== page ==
Lash extensions are a convenient and effective option for every day to achieve longer lashes, but they come at a price. Finding out how long extension eyelashes last is crucial in evaluating anyone contemplating them for the first time. At any given time, an individual's lashes are in various stages of development, which means that some lashes are growing while others are about to shed. This implies that some extension lashes will come out as lashes shed and be replaced with fresh, no extension lashes a few weeks after your client's consultation, while others will stay in place. If your client doesn't get her extensions refilled every 2-4 weeks, this can result in an uneven, dispersed look.
The good news is that your client will have long full lash sets for about 3 to 4 weeks if they follow the aftercare instructions properly. There is, however, a catch if your clients correctly follow all of the aftercare instructions. Refills are required every two to three weeks for extensions, and these touch-ups are usually not included in the initial application fee. In addition, natural lashes develop and fall out every few months, so they're always growing and falling out.
Lash Growth Cycle
In their growth cycle, eyelashes go through three distinctive phases: Anagen (active growth), Catagen (transition), and Telogen (rest) (resting). It can take anywhere from four to eleven months to complete the cycle.
- Anagen Phase
The eyelashes will begin to blossom during the Anagen phase, also known as the active growth phase. During this stage of the eyelash growth cycle, the natural lashes are drawing blood to fuel their active growth. Because only a tiny fraction of your client's lashes will be in this phase at any given moment, their lashes will retain their lush appearance. The Anagen period can last anywhere between 4 and 10 weeks, allowing the lashes to reach their maximum potential.
- Catagen Phase
Your client's eyelashes have reached their full length and have stopped growing by decreasing the hair follicle and separating from the supply of fuel during the Catagen phase of the eyelash growth cycle. Before transitioning to the ultimate stage of the eyelash development cycle, the lashes will be in this transition phase for roughly 2-3 weeks. Furthermore, if an eyelash drops out or is plucked during the Catagen phase, it will not grow back until the cycle is completed and the Anagen phase begins again. And that is why lash artists must be quite cautious while working with lashes since we never know when they'll be at this stage of development.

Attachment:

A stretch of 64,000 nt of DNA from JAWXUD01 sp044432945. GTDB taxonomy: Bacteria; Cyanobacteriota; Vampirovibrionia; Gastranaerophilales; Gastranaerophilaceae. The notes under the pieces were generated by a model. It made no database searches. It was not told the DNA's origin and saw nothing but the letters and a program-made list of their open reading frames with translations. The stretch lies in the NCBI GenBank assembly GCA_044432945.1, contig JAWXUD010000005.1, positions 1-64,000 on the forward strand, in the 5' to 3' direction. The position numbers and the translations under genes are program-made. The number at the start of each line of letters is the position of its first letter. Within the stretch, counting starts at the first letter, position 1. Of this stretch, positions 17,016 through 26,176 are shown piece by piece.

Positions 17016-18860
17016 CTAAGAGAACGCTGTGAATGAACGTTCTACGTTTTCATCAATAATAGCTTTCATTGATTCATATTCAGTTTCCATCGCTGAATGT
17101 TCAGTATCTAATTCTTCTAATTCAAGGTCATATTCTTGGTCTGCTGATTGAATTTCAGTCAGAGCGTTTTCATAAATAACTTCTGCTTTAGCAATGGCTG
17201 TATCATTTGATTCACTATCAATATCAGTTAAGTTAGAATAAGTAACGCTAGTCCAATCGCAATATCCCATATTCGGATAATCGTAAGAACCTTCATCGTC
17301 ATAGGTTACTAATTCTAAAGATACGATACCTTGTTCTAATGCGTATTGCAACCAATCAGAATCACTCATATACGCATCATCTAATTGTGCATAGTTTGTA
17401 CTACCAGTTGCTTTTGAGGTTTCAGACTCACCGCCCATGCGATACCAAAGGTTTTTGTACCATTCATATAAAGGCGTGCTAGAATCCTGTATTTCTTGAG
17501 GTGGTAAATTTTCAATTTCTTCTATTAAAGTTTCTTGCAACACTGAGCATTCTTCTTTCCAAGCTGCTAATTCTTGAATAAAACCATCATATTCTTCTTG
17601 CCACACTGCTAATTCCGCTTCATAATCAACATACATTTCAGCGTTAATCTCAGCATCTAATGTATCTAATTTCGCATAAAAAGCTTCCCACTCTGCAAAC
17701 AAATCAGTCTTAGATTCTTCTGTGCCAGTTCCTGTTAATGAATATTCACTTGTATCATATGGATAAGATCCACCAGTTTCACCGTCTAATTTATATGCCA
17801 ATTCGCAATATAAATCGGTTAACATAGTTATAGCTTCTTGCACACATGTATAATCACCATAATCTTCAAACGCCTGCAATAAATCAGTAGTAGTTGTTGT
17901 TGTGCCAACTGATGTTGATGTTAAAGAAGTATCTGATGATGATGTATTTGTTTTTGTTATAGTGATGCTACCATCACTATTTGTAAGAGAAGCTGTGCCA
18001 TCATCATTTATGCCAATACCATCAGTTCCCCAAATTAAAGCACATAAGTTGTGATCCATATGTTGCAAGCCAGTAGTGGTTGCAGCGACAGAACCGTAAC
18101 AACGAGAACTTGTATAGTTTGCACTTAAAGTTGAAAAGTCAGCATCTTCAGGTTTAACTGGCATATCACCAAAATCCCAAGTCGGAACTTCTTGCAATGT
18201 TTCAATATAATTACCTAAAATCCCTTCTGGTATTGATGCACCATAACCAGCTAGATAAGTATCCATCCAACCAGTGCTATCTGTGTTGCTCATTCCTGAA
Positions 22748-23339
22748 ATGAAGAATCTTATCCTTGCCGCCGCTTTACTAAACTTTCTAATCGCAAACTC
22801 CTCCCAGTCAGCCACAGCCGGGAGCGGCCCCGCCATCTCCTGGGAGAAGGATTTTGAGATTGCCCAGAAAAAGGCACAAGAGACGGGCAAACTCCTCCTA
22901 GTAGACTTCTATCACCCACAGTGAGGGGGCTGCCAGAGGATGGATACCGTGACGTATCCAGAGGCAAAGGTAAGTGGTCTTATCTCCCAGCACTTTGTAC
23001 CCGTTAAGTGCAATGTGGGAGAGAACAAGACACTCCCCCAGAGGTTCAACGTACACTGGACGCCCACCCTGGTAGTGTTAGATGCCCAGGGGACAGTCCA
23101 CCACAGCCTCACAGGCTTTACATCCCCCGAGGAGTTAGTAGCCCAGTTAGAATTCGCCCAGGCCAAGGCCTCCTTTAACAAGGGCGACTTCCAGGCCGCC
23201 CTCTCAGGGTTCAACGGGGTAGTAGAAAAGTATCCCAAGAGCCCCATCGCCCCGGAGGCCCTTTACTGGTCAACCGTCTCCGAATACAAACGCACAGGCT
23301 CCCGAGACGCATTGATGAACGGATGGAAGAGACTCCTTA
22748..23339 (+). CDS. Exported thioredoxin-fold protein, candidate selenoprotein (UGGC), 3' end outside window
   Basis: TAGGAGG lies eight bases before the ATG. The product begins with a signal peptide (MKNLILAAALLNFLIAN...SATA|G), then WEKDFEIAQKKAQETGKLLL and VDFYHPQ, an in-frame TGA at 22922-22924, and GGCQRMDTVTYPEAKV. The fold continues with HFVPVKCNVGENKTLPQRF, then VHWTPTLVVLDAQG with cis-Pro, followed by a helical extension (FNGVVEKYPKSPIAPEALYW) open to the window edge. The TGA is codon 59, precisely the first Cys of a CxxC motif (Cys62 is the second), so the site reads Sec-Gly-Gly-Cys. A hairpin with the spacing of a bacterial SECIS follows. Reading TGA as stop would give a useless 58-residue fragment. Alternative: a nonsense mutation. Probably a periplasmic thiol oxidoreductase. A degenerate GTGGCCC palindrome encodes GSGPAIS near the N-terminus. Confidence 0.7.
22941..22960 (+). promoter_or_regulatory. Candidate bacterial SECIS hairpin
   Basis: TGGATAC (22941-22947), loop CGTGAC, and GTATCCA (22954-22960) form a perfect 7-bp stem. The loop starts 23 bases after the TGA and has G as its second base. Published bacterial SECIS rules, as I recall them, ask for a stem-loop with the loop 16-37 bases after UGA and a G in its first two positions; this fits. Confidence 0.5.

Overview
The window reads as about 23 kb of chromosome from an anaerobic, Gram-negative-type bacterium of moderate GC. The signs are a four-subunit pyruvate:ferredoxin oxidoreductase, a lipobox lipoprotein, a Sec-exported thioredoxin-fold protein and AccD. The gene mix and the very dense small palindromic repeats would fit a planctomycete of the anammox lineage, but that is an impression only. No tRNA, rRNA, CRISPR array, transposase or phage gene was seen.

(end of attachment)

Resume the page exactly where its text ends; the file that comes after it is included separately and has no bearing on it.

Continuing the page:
- Telogen Phase
Our lashes live out their final days before the Anagen phase begins again in the final phase of the eyelash growth cycle. This is called the Telogen phase, and it lasts 4-8 weeks. The newly formed natural eyelashes start to fall out of the hair follicle during this shedding phase to make space for new lashes.
How often should one get refills?
A lash fill is necessary to add new extension lashes to the natural lashes that have grown in the meantime. If your client foregoes the standard lash fill, they will very certainly require a complete set. According to most lash extension technicians, lashes should be filled every 2-3 weeks. Depending on the retention, as well as how your client cares for their extensions and which skin products they use, your client may be able to wait up to four weeks. For the lash fill, most lash techs ask that the customer has at least 40% of their extensions left; otherwise, it would be considered a full set.
- Avoid getting extensions Wet for the First 48 Hours: After the lash extensions have been applied, clients should avoid all contact with water and steam for the first 48 hours.
- Use Oil-Free Cleansers: Advise clients to avoid oil-based products as the oil dissolves the adhesive.
- Avoid Standing Too Long Under the Showerhead: The pressure can lead to premature breakages of eyelash extensions.
- Suggest clients brush their lashes after face wash or a shower with a spoolie brush to remove excess water.
- Lash artists should brief clients to sleep on their side to prevent their lash extension from being rubbed against the pillowcase.
- Advice your clients to avoid touching or rubbing their eyes because this will weaken the bond of the extensions, and they will break out way ahead of schedule.
- Eyelash curlers are not to be used predominantly mechanical ones because they are more likely to break the extension eyelash off.